Gruesome Greg: Sin Dealer has gotta be the most generous band I know, what with the free CDs, T-shirts, whiskey shots, long guest lists for shows… How can you guys afford to give all this stuff away?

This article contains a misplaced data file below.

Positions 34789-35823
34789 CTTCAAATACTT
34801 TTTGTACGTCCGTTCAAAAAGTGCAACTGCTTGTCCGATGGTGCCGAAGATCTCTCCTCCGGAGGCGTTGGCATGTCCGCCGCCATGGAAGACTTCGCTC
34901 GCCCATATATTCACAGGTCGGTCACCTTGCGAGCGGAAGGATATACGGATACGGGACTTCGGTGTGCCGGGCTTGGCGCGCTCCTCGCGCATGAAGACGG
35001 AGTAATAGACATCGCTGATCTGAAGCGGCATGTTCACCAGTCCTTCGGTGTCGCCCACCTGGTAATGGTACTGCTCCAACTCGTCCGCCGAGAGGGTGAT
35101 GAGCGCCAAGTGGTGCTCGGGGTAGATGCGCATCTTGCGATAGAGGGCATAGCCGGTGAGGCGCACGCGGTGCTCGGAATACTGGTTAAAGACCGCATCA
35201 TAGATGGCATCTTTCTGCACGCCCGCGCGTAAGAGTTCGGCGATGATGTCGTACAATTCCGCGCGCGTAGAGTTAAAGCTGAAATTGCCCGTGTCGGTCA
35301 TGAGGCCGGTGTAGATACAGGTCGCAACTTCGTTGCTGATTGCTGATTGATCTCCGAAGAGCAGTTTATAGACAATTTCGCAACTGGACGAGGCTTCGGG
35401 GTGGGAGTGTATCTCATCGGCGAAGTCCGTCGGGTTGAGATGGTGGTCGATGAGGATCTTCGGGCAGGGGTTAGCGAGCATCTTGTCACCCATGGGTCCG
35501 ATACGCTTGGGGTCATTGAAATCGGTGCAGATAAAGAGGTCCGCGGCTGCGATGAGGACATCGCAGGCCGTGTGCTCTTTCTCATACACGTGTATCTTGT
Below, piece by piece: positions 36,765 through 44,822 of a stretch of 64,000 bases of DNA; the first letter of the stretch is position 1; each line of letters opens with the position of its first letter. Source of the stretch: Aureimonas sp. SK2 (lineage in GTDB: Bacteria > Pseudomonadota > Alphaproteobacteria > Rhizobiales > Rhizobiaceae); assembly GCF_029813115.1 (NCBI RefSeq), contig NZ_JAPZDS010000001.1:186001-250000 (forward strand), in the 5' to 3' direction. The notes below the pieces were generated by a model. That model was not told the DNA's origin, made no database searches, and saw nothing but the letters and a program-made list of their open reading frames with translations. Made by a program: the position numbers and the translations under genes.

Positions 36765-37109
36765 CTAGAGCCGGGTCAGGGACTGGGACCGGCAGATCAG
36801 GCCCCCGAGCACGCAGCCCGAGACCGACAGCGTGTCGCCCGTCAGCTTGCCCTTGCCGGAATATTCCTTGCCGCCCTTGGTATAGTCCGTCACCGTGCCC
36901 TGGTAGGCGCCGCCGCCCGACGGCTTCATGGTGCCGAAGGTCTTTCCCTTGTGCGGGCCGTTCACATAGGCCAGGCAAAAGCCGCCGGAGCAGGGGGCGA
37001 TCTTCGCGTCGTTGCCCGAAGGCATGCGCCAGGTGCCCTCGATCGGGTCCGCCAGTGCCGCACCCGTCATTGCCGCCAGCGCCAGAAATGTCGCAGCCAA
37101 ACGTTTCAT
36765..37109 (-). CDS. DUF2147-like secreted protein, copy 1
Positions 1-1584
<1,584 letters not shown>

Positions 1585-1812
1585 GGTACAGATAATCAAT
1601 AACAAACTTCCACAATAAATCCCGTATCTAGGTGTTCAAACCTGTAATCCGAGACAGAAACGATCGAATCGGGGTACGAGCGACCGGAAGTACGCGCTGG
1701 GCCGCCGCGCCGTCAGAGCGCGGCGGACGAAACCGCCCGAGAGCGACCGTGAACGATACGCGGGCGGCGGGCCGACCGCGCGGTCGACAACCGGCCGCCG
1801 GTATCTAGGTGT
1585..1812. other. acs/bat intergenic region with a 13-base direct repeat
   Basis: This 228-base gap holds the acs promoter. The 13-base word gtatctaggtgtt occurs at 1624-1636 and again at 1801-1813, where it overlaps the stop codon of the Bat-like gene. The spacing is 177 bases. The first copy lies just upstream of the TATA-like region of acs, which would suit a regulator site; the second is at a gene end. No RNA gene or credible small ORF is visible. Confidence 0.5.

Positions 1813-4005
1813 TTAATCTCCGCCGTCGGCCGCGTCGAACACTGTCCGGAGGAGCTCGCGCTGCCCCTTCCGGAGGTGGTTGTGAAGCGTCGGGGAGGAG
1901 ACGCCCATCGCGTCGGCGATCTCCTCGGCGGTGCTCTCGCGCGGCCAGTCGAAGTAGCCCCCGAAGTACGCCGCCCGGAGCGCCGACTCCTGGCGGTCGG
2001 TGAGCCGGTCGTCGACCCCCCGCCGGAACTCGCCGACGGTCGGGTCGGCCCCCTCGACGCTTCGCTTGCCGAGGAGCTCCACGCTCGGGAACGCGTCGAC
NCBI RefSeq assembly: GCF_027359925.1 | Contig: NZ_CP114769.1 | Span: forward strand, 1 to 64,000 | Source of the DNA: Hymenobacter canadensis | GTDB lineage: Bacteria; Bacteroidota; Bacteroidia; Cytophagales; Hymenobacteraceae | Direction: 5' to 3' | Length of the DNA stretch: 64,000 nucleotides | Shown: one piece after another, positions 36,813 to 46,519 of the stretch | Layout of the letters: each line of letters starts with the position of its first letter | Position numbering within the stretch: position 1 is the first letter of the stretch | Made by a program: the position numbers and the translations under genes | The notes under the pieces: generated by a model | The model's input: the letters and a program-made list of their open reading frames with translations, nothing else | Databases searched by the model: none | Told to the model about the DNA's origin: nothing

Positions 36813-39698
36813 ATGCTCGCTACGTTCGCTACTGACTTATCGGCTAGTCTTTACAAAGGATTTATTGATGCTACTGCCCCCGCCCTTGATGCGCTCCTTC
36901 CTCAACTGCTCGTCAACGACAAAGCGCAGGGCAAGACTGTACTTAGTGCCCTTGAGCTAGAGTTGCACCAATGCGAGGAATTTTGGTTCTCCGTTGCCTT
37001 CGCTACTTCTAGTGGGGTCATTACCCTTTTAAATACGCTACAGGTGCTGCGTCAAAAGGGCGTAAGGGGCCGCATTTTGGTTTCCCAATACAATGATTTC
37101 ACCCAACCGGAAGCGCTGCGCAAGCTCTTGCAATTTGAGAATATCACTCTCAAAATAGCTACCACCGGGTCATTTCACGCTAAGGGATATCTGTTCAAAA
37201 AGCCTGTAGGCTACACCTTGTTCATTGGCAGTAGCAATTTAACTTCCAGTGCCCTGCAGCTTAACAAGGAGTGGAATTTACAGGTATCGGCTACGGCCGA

Eric Kuthe: Well, that’s a tricky one to answer. I guess it’s me that does it, actually, without stealing any limelite from the other guys in the band. Here’s the deal: Sin Dealer rose from the ashes of Sea of Green. I played bass and guitar, and wrote a lot of the lyrics. That band had a really good chance of making it. We were signed to an indie label, toured around, made a lotta contacts, but once we got rid of the original drummer, it was the first sign of disaster. The singer/guitar player, well, we all indulged in different goodies, and he indulged a little too much, and started to become a different person, so that band had to end. I’m the kind of guy where I haven’t stopped playing music for the last 15 years. I’ve been in three main bands, I’ve done a few different side projects, I’ve managed a few different bands. But Sin Dealer is just a good buncha friends. I’ve known each guy for anywhere from 10 to 15, 20 years. I’m the guy who got it together, so I just wanted to make it easy. I have a full band’s worth of gear that I own, I own a guitar cabinet, I own a bass cabinet, I own a drumkit, and I said “Look guys, just show up, and let’s play, and we’ll see how it goes. I’ll pay for the jam spot, I’ll pay if we end up going in the studio…” I do pretty well for myself, better than my friends. I’m a telemarketer by trade, I do a lotta different things on the telephone; selling advertising, doing executive search consulting, which is finding people higher-end jobs, like VPs, and presidents of big corporations. My dad taught me to be a salesman when I was around 15 years old, and I’ve been doing it ever since. It’s just easier when one guy pays. In Sea of Green, we did do things as a democracy, in the beginning, but I would sometimes front the money for a recording. It was 3,000 bucks to record, and there were three guys in the band, so when it came time to collect the thousand bucks from the other two guys, we’d end up getting into fights. I found out that most bands, they fight about money. Money, and conflicts of interest in what they want songs to sound like. So, I wanted to rule that out with Sin Dealer, I wanted to rule out the money problems just by paying for things. Sorta like a Robin Hood thing, I guess, helping my band of stoned and drunken men out, and just making the machine run. I like putting out albums, and we put them out faster than a lotta bands can do. I like throwing a big party, and because I don’t go out to bars much anymore, when I put on a show, it’s just like putting on a big party. With Sea of Green, and the fact that my wife and I owned and ran a record label, called Twelfth Planet Music. We had five or six bands signed internationally at one point, all stoner rock stuff. You know, we tried the advertising route. In Sea of Green, and even in Sin Dealer, our last CD, I did the advertising thing, I took a full-page ad out in Brave Words & Bloody Knuckles, put a song on Knuckletracks, took out a banner ad, and I realized that it doesn’t really help sell CDs for small level bands. If you do a half-decent ad campaign with radio, print ads, you end up looking at a couple thousand dollars. So I figured instead of pressing a thousand CDs, I’ll press two thousand, and give em all away, cuz when you press two thousand CDs, it costs about a buck seventy-five a unit. So, if I give away a thousand CDs, that’s like spending 1700 bucks, which is what it would cost me to run an ad in a magazine for a month. Giving away a buncha Jack Daniels shots, winning over a buncha fans, and getting the party starting, that costs maybe two-three hundred bucks, but it’s priceless. And you kinda get famous for it, on a micro-level. We’re not a big famous band, but people definitely talk about shit like that. I’ve had so many people come up to me on the street, or when I’m at a concert, wearing a Sin Dealer shirt, and they say “Yeah man, I saw some guy wearing a Sin Dealer shirt, or a toque,” at wherever they were the nite before, and I just kinda smile, and think to myself, “They probably wouldn’t have seen that guy wearing that shirt if I hadn’t given it to him for free.” You look at most bands’ merch booths when you go to a show, and there’s not a lineup around the block to buy shit. When I saw Nebula, they got off stage, and there was maybe two guys standing over there who each bought a CD and a T-Shirt. Bands are lucky if they make 10-20 bucks here and there. You hope just to make the money back that you’re spending on the merch. The simple answer to your question is that for me, giving away free shit, guest lists, shots, that’s my advertising budget. I don’t think you find too many rock guys that are businessmen first and foremost. Me, I passed my Canadian Securities course to be a stockbroker by the time I was 21 years old. I’ve been involved in business for a long time, so my mind just thinks that way. When I do an album, like Dying to Live, I think, “Okay, we’re gonna spend this much on the recording, we’re gonna spend this much on advertising, this much on swag, T-Shirts, stickers, or whatever.” I don’t plan on ever making a penny back, and I don’t give a fuck. You know what I mean?